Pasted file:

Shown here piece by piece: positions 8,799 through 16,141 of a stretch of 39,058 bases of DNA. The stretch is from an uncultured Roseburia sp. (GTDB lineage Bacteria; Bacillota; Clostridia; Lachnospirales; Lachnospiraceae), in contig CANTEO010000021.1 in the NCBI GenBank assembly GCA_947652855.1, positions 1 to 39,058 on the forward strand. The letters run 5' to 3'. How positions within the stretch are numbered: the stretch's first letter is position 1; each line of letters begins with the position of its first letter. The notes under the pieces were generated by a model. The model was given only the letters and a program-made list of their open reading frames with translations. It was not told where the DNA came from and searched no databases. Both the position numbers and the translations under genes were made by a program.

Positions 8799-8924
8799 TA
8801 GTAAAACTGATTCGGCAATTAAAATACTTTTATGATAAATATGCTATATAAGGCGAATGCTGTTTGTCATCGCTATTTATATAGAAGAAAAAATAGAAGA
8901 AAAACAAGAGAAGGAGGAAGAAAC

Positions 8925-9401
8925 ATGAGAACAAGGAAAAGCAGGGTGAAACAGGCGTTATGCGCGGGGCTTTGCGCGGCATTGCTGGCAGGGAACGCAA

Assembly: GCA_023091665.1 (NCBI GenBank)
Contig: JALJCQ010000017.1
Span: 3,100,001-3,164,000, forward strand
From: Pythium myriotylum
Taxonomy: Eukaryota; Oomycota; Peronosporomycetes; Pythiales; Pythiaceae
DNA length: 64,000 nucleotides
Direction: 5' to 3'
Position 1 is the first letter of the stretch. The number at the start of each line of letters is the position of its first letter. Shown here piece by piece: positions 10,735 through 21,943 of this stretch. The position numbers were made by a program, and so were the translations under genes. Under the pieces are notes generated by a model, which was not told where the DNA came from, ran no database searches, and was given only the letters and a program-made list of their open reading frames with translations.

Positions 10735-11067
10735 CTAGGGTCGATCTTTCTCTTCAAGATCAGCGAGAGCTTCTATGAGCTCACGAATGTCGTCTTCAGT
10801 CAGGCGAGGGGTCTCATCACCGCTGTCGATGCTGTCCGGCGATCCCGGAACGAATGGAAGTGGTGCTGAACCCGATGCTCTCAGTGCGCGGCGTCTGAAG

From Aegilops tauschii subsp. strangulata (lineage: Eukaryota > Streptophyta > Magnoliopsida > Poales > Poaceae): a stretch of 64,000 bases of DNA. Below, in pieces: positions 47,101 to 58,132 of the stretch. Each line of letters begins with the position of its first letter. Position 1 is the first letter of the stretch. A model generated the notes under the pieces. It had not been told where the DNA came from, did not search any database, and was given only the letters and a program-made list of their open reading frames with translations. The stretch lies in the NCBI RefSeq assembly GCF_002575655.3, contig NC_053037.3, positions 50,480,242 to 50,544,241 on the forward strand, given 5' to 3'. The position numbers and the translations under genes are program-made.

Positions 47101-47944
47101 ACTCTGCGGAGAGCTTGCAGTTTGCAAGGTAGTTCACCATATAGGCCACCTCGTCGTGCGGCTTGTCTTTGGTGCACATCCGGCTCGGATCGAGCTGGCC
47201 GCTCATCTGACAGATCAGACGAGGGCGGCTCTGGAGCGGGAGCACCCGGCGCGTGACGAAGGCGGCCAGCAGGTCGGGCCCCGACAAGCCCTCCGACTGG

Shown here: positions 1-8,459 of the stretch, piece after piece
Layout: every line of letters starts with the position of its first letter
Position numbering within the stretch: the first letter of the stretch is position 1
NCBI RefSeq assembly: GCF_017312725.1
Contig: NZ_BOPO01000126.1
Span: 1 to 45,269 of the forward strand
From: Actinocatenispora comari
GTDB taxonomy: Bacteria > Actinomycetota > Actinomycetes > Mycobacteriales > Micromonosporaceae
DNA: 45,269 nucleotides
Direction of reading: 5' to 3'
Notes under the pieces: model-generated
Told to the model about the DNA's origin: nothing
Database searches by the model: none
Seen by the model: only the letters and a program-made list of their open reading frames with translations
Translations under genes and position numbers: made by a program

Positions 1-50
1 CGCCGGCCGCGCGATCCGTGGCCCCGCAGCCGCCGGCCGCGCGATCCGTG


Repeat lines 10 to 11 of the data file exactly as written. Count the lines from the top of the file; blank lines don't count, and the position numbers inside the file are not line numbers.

Span: 3,100,001-3,164,000, forward strand
From: Pythium myriotylum